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Sexuality education, standing on the side of love

It's time to put our energy into a sustained fight for comprehensive sexuality education.
By William G. Sinkford
Fall 2006 8.15.06

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Unitarian Universalists stand on the side of love, not on the side of fear and shame. But fear and shame, and the injustice and hurt they inevitably cause, are rampant in our culture and getting worse, especially when it comes to matters of human sexuality—marriage equality, a woman’s right to choose, access to contraceptives, aids, and sexuality education.

As individuals, as congregations, and through this Association we have long brought our liberal religious voice to the struggle to end the injustices that flow from this fear and shame, which is fueled unceasingly by the religious right. While we and our allies have gained ground in some areas, we have lost ground in others. Tragically, the assault is relentless.

So it’s time to increase the relentlessness from the side of love. As I told the General Assembly in June, the UUA now has the capacity to advance multiple issues at the same time.

Our leadership in the fight for marriage equality has been sustained and effective. Now it is time to put our energy into a sustained and effective fight for comprehensive sexuality education as well. You can be sure that I’ll be giving this more of my attention, building on a wonderful initiative spearheaded by Unitarian Universalist youth and young adults.

The initiative’s seed was planted in 2004 when UUA staff from the Youth Office, Young Adult and Campus Ministry Office, and Washington Office for Advocacy picked the topic as an ongoing advocacy project because it can make such a difference in the lives of the young. What has happened since is remarkable, and gaining momentum.

In 2005 about thirty UU youth and young adults gathered in Washington, D.C., for a training conducted by UUA staff and experts from a partner organization, Advocates for Youth. They learned about how to communicate about sexuality education in liberal religious terms and how to lobby effectively—including a lobbying trip to Capitol Hill to gain experience they can take home. The United Church of Christ joined with the UUA’s initiative and the 2006 training group grew to thirty-five. The 2007 training is being planned now. If you’d like to know more, go to the Washington office website at www.uua.org/uuawo.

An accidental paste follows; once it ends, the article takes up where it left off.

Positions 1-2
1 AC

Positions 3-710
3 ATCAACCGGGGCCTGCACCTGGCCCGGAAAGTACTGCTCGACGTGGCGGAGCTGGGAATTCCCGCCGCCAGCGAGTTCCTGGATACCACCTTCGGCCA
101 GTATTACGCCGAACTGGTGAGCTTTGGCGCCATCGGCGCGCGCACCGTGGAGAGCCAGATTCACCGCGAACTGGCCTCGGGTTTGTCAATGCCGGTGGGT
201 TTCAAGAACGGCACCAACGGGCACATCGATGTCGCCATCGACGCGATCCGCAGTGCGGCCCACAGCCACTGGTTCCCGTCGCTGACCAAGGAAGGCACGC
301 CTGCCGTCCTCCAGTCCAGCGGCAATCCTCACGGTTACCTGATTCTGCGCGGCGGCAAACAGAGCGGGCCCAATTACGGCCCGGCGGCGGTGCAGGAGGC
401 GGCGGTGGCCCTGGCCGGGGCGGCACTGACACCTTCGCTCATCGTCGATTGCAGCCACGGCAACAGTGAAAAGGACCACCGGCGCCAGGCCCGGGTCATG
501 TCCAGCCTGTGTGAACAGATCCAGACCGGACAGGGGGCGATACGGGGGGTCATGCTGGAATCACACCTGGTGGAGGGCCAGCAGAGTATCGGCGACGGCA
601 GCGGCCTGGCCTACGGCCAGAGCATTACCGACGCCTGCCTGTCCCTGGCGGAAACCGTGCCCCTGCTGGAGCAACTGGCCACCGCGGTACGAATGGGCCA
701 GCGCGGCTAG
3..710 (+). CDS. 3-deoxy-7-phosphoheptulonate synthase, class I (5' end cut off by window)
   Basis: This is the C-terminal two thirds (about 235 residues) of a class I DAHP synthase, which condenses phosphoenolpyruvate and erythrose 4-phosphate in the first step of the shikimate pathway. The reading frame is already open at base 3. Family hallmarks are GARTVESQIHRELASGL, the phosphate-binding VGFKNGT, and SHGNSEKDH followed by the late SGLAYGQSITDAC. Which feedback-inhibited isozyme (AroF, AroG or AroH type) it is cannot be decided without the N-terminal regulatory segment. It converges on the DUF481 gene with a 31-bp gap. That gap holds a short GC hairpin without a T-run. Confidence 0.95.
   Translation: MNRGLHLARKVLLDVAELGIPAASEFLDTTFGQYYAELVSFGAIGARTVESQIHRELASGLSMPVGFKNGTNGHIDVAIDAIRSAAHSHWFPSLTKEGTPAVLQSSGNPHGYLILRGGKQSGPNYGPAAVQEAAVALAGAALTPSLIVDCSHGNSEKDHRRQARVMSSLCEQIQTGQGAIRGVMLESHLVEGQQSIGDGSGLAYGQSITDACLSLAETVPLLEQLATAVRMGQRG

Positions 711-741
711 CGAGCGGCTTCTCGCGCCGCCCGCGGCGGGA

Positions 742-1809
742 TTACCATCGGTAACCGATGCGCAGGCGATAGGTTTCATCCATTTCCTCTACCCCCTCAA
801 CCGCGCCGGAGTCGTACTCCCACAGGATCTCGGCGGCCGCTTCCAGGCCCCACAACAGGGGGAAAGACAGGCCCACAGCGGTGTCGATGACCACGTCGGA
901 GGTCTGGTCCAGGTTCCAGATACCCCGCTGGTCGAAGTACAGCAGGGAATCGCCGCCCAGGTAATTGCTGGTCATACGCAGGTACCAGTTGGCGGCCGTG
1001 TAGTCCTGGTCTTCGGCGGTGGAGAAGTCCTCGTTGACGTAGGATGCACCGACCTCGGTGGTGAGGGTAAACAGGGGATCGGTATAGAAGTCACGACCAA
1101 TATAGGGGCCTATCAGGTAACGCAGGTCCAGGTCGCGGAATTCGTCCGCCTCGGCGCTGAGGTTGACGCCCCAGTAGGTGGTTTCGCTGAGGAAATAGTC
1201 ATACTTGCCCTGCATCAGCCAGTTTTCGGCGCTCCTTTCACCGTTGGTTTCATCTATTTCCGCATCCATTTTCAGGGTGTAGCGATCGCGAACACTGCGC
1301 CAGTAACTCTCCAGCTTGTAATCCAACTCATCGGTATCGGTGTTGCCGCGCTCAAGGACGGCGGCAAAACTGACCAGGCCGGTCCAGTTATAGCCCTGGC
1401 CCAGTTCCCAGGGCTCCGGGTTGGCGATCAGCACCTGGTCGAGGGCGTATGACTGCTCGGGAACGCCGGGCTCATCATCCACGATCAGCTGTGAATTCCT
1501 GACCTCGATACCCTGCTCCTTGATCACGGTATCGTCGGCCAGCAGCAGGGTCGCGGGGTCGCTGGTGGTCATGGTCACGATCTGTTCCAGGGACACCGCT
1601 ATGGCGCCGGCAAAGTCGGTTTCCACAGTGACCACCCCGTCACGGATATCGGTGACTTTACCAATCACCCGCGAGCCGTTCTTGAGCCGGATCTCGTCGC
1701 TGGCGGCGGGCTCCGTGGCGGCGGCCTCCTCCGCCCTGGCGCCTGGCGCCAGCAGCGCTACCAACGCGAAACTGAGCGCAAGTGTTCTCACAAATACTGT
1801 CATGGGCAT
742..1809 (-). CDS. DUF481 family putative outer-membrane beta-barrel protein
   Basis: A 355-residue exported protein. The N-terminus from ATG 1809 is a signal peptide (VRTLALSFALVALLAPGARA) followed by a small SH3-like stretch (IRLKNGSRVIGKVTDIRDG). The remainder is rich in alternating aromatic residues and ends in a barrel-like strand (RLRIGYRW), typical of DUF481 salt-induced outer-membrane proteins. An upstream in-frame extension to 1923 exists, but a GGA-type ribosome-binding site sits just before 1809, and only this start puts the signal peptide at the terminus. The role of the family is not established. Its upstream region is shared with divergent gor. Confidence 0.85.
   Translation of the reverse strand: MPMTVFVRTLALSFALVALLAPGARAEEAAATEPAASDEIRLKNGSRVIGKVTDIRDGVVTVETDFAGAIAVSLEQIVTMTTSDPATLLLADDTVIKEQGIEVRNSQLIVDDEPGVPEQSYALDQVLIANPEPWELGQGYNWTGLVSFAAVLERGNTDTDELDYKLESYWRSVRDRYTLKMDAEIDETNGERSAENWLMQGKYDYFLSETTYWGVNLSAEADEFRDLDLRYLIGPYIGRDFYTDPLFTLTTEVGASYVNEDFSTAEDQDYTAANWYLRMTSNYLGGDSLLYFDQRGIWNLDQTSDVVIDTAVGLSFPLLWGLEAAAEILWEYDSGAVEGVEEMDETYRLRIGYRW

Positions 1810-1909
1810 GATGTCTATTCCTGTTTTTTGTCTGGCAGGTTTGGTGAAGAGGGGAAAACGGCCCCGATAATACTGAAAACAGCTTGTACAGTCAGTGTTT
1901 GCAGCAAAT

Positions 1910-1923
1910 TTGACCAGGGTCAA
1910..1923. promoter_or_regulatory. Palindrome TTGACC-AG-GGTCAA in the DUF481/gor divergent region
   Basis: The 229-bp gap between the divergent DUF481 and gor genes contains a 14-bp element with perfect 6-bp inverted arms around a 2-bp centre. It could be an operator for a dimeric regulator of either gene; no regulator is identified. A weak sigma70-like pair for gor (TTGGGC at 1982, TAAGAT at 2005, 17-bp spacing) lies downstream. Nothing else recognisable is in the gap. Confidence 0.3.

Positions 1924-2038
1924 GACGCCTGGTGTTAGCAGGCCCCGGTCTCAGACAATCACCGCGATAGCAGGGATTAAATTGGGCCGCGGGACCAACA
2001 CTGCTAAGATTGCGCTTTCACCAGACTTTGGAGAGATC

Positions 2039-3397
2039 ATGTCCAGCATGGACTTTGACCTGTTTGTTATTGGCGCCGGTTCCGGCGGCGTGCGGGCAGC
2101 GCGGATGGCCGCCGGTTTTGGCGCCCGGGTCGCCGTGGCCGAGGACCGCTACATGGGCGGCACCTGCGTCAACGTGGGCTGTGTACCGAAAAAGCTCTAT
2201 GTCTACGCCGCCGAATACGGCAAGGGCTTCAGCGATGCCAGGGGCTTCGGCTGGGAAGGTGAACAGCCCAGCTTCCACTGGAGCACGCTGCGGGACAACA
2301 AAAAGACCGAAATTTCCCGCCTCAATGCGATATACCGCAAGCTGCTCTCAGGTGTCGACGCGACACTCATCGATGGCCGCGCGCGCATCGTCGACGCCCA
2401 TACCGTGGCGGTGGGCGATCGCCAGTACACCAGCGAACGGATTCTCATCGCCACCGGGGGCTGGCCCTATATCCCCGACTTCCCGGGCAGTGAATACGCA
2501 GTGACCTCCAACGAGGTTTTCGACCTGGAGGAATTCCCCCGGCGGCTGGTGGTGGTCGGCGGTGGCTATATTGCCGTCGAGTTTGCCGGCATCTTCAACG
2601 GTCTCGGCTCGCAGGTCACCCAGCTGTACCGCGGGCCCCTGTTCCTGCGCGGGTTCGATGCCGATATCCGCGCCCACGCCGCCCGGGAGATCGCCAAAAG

Rob Keithan of our Washington office tells me that the young participants come out greatly energized, knowing they have found an important way to put their faith into action. They know that by adding their voices to a small but growing chorus promoting comprehensive sexuality education as an antidote to the religious right’s toxic abstinence-only-until-marriage “sex” education.

This truly is a religious calling. We all come into this world as expressions of the great creative force that shapes the universe, the force that many call God. Theologically, UUs see sexuality as one of God’s greatest gifts. We express our sexuality best when we’re ethically and morally grounded, so responsible sexuality education is about much more than just biology and rules: It is about values, including self-worth, sexual health, responsibility, justice and inclusivity, and communication.

This is the approach of the Our Whole Lives curriculum the UUA published in 1999 in partnership with the United Church of Christ and with funding from the Ford Foundation. Owl, as it is fondly known, is taught extensively in UU and UCC congregations as well as in some congregations in other denominations and in some secular settings.

Of all that it teaches, nothing is more fundamental than what it means to stand on the side of love. The side of love needs all the help we can give it, so, young or old, let us be relentless together.


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